However bad HealthCare.gov has been, much of Obamacare is now in effect with the turning of the new year. You need to know what all applies now, so details after the jump.
Pre-existing condition coverage
In 2014, health insurers no longer will be able to shut out people with pre-existing conditions or jack up their premiums. Annual and lifetime benefit limits are also prohibited.
The individual mandate
To help offset the cost of adding millions of older, sicker people to the insurance rolls, Obamacare requires that most Americans — including young, healthy ones — obtain coverage or pay a fine. Numerous groups are exempted, from undocumented immigrants to Native Americans to members of certain religious sects. And a broader “hardship” exemption is available to people deemed unable to afford any available insurance options or dealing with other life challenges, from foreclosure to domestic violence to unemployment. The White House recently gave people whose health plans were canceled the option of having a hardship exemption, essentially waiving the mandate in their case for one year.
Those who are subject to the mandate could be fined if they lack coverage for more than three months in a single calendar year. The penalty is relatively light in 2014, topping out at either $95 or 1 percent of an uninsured person’s income, whichever is greater. It’ll be deducted when those individuals file taxes in 2015, so its impact won’t be felt for a while.
This mandate remains the most unpopular part of the health law. Although advocates say it’s a necessary lever to keep costs down, it’s at the heart of nearly every Republican attack on Obamacare.
The health insurance tax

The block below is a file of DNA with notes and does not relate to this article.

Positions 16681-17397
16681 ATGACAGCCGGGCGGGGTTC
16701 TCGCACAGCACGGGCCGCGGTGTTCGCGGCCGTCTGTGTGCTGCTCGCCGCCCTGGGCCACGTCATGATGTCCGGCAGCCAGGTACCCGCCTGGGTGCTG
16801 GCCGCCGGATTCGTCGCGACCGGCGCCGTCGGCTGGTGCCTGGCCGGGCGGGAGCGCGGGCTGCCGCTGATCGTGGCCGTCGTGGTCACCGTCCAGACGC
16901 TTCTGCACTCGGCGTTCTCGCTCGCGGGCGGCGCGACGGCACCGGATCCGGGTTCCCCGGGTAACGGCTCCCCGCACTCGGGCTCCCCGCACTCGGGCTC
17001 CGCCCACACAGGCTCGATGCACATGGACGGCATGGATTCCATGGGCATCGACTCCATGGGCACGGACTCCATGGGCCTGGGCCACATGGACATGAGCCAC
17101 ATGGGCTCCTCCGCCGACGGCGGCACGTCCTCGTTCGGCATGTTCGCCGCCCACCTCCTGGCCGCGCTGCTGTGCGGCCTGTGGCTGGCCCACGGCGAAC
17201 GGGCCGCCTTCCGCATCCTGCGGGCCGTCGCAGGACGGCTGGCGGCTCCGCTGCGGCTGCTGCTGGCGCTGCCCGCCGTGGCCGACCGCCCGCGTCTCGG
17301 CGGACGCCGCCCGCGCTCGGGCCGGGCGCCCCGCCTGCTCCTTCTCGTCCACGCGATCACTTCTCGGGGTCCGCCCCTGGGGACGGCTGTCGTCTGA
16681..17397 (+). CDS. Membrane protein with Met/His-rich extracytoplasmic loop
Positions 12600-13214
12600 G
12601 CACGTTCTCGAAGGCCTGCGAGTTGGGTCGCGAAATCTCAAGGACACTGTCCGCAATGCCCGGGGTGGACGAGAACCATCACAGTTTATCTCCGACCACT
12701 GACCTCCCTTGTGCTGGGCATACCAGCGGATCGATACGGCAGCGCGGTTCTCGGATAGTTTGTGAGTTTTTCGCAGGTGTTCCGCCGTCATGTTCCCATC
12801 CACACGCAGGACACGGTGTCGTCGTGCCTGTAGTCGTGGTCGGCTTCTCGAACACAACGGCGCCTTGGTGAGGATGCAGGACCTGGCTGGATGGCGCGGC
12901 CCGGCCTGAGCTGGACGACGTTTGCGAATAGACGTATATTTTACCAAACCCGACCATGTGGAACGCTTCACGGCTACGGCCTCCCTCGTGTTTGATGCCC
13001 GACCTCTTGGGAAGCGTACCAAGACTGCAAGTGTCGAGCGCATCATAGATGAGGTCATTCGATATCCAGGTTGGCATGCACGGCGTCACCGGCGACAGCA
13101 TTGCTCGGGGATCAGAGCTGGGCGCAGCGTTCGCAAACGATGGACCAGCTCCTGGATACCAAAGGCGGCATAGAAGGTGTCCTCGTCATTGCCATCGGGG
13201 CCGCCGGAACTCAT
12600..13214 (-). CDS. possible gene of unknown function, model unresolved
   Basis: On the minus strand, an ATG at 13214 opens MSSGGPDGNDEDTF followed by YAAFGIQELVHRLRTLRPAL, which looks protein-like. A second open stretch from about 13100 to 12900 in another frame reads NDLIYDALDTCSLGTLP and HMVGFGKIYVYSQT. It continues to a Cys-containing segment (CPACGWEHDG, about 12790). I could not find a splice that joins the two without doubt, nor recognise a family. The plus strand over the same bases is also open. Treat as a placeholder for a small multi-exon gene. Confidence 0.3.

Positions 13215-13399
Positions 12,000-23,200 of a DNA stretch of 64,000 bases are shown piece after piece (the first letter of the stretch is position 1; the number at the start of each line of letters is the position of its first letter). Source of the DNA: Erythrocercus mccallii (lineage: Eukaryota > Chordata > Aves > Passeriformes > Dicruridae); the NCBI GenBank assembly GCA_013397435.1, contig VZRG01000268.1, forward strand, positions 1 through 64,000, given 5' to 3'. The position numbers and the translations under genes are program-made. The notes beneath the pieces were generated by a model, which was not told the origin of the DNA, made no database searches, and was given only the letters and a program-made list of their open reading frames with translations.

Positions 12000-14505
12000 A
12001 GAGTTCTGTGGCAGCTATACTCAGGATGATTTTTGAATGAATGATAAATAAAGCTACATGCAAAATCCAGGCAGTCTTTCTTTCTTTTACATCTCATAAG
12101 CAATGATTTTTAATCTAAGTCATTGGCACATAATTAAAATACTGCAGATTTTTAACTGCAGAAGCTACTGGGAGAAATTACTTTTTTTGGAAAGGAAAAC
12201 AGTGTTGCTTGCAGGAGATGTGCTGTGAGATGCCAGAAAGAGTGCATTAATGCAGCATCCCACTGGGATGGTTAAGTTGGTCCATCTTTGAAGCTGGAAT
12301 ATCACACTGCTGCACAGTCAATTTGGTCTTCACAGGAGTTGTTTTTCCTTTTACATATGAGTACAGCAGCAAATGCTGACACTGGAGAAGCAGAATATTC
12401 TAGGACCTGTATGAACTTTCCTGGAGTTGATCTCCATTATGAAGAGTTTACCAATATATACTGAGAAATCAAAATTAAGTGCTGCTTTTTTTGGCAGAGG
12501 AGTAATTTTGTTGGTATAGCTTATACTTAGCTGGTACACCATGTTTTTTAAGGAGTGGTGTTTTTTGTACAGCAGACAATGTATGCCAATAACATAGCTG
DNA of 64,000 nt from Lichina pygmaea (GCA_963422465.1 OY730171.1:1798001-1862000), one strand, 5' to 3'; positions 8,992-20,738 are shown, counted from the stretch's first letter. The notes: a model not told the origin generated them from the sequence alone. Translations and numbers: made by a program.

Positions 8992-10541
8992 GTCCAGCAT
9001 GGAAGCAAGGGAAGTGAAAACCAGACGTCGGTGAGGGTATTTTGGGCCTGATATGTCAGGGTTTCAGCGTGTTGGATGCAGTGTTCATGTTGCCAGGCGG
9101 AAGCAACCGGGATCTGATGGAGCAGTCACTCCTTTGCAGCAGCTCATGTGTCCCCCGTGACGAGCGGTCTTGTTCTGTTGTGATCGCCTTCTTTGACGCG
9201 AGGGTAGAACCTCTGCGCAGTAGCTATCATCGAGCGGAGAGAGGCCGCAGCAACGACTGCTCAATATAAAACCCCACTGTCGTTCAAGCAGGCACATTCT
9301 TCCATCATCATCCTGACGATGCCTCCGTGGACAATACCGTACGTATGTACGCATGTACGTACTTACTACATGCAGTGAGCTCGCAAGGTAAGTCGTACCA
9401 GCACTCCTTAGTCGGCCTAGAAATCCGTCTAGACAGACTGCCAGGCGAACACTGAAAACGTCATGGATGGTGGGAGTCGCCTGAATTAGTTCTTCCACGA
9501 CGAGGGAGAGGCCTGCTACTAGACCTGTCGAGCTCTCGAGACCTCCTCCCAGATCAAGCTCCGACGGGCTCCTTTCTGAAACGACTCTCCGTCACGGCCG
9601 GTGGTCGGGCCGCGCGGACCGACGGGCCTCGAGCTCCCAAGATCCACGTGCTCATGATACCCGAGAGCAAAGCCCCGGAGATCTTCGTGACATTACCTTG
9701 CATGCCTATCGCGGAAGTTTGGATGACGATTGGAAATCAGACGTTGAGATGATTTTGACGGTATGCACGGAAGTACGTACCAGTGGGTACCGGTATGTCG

Another source of funds to support the law comes from a tax on health insurance premiums. Insurers have fought hard against the health insurance tax, but it’s expected to raise $116 billion through 2023 and so is not likely to go away anytime soon. It applies to plans offered by insurers through employers and through the exchanges but not to the self-insured plans of large companies.
While getting rid of the tax would add hugely to the deficit over a decade, insurers have tried to make the case that the tax will force them to increase premiums. Bills in Congress would either repeal or delay HIT for two years, but the Senate isn’t likely to take them up. The tax will be 2 percent to 2.5 percent of premiums to which it applies, according to nonpartisan federal experts. The Joint Committee on Taxation has estimated that would equal about $360 for a family plan by 2016.
Minimum insurance standards
Not only must people get insurance in the new year, their plans have to meet basic requirements outlined in the health law. That means coverage for basic preventive care and a range of health services laid out in regulations. Many of the people who received cancellation notices in 2013 did so because their health plan didn’t meet new requirements.
Health insurance tax? I must have missed that. The biggest part that won’t kick in this year is the requirement that employers of more than 15 workers must provide health insurance that meets the Obamacare standards. The impact of this provision on employment, small businesses, and the economy is a big question mark, but we won’t know the answers until next year.